Caffeine is a legal mainstream drug that has been classified as a stimulant and has become the most popular drug used in today’s world. Out of all of the caffeinated drinks and foods, coffee is the most consumed. It is estimated that 96% of families drink coffee daily. 8 out 10 adults drink coffee, and 1 in 4 children consume drinks that contain caffeine. Coffee consumption has increased by 50% within the last ten years, and it is estimated that one thousand million more gallons of coffee a year are consumed than milk.
The rapid rise of caffeine consumption is a contributing factor to the rapid rise of chronic fatigue. With the fairly recent introduction of energy drinks to the market, coupled with the amount consumed by the youth, we will see a rapid increase of this health issue at a critical level.
Everyone in the medical and health fields agree that caffeine is a narcotic. It is looked upon by the medical community in great regard for its ability to treat or suppress disease. Caffeine causes the very thing many are using it to “cure,” exhaustion. Most drugs are taken in an attempt to bring relief, caffeine is different as it is taken purely for its stimulating affects. Like other drugs, caffeine is highly addictive, so much so that 62% of Americans say that they cannot function without their daily dose of coffee.
There are three primary substances that contain an almost identical alkaloid: caffeine in coffee, theine in tea, and theobromine in chocolate. They are all classified by pharmacologists as stimulants; the difference among the three is the amount and regularity consumed. It is not unheard of for someone to be a chocoholic, and there is of course those who love their stimulating teas (this does not include most herbal teas); but none of these substances are as popular, nor consumed in the daily amount as coffee.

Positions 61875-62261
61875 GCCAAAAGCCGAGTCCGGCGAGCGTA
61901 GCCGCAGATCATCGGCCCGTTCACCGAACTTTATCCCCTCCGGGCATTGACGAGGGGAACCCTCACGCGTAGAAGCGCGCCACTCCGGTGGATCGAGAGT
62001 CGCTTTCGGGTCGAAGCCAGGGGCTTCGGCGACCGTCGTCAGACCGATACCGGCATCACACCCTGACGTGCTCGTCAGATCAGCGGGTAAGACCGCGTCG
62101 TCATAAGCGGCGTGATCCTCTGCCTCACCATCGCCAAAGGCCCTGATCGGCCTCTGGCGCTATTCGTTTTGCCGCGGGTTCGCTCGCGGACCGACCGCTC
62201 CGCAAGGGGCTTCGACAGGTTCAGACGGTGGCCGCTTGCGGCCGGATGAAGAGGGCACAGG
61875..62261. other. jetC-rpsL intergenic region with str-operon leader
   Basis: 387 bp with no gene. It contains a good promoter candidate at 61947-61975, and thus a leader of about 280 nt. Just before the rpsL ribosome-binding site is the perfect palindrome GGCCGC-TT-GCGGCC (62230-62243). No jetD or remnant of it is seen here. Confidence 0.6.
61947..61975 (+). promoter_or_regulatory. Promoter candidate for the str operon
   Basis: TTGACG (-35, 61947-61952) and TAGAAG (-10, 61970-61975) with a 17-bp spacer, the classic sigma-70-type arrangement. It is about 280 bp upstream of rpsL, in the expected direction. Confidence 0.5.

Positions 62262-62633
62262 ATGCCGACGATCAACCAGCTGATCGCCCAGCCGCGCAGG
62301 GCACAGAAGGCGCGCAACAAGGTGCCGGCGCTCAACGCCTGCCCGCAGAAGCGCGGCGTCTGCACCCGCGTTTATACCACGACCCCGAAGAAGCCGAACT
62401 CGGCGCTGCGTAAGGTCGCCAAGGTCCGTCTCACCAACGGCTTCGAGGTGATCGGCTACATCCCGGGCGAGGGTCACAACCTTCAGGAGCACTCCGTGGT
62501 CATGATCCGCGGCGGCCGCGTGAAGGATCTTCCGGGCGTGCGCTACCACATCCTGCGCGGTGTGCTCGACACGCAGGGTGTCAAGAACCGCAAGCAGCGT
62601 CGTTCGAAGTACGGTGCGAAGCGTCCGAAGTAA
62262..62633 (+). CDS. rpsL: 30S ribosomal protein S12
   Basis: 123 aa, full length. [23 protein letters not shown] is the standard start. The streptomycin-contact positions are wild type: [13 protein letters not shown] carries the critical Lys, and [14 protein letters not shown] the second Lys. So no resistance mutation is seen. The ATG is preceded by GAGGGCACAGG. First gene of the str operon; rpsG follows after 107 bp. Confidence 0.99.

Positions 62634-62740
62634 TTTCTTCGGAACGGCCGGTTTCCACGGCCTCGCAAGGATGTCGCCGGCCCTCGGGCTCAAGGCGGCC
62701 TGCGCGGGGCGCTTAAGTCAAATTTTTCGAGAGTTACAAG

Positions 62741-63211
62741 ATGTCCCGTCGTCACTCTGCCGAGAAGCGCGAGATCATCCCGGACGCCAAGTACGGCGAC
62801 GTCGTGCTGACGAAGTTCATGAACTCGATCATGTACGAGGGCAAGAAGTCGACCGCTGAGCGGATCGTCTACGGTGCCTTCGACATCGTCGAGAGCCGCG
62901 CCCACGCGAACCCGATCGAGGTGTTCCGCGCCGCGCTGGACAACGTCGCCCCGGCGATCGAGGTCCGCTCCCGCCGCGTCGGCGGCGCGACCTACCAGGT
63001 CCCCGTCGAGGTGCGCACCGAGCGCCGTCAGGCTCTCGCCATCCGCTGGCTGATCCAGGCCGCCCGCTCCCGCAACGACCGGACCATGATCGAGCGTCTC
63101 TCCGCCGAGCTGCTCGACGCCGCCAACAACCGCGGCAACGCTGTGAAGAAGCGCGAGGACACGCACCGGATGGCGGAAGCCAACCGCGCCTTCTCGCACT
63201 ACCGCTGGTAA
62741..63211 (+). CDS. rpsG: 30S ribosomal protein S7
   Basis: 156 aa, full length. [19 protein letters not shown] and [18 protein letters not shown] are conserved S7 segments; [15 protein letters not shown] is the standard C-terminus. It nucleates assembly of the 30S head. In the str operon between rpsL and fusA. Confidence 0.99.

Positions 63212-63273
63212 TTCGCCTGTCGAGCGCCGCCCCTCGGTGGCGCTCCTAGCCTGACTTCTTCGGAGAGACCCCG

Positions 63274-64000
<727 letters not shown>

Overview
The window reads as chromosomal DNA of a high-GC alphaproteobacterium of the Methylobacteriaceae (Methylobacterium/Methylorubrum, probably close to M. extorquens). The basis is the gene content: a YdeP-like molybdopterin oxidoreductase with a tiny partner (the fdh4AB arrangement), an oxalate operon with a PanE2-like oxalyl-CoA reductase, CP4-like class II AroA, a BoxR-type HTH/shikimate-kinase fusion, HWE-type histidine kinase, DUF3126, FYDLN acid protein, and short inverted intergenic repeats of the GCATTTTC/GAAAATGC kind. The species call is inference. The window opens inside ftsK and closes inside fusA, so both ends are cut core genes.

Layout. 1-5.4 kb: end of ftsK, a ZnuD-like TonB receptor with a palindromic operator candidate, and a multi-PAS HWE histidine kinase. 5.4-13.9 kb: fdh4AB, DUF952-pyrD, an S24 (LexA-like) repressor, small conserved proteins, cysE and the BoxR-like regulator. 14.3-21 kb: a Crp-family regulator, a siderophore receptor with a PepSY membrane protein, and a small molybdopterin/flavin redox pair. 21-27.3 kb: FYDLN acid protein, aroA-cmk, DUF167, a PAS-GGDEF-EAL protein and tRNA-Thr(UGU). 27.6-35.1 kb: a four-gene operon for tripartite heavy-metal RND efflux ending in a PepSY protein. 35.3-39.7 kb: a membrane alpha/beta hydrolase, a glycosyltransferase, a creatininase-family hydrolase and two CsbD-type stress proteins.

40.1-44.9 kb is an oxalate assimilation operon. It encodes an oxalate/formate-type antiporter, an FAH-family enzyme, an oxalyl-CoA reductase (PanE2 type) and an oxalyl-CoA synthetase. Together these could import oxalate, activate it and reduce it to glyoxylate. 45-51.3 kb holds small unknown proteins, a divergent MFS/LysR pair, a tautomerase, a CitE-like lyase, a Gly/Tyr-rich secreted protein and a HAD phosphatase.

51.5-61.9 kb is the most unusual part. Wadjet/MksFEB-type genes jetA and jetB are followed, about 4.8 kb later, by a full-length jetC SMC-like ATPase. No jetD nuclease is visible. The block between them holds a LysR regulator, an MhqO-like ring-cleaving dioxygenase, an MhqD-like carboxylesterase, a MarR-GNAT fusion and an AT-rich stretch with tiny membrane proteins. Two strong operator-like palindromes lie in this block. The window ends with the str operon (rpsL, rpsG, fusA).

How Caffeine Affects the Body
Caffeine ingestion stimulates the fight-or-flight response within the body. Adrenal glands (are part of the autonomic nervous system and responsible for the release of adrenaline and epinephrine), the central nervous system, the and respiratory system, are all greatly affected and increase in activity. These are the systems most affected; but in reality, every cell suffers a degree of assault.
This response can result in symptoms such as heart palpitations, stomach irritation, dizziness, muscle tension and trembling, insomnia, shortness of breath, diarrhea, ringing ears, light-headedness, high blood pressure, and/or headaches. 6 cups of a caffeinated beverage a day doubles the risk of a person suffering from a heart attack.
Caffeine has an immediate stimulating affect upon the stomach and causes a production of gastric acid/Hydrochloric Acid (HCI) that is responsible for activating the enzyme pepsin that digest protein. Without the presence of food and the excessive amount produced when food is present, symptoms such as ulcers, heartburn, and other digestive issues may develop.
Brain function and mental health are also greatly affected. The stimulating affects of caffeine restricts blood flow to the brain. The brain requires 20% of the body’s blood flow for proper function. It also requires a consistent and steady blood flow to maintain the heavy metabolic demands of the neurons. A reduction in blood flow results in a deficiency of oxygen, a vital nutrient for the brain, greatly affecting the brain’s function.
The stress placed upon the central and autonomic nervous system, along with the reduction of blood flow may also lead to symptoms such as nervousness, irritability, self-consciousness, anxiety, moodiness, and/or depression.
Does Caffeine Give Energy?